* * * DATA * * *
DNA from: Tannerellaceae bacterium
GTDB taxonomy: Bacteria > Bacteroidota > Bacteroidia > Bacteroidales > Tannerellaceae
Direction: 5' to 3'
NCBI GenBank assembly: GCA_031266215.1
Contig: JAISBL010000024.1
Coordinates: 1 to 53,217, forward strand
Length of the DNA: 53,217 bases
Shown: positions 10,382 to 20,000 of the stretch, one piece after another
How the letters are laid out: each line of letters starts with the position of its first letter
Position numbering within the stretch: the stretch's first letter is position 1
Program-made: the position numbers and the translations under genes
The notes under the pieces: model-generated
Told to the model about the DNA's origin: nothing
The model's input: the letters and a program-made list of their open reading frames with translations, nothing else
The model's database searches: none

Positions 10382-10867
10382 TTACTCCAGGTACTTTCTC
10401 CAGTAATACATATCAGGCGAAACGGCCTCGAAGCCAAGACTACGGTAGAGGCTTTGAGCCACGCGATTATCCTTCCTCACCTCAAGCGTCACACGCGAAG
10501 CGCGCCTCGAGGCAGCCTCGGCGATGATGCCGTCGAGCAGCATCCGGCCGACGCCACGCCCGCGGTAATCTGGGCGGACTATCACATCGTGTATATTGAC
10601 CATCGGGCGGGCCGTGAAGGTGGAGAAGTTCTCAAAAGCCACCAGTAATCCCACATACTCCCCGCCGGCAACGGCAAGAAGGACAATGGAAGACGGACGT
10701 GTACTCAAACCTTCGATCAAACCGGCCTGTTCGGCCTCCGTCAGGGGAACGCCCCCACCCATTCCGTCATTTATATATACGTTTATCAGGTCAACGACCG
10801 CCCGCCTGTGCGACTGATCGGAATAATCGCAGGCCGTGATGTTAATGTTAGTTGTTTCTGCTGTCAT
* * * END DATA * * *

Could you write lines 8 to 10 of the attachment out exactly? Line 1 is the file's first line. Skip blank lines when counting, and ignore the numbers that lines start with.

Shown: positions 10,382 to 20,000 of the stretch, one piece after another
How the letters are laid out: each line of letters starts with the position of its first letter
Position numbering within the stretch: the stretch's first letter is position 1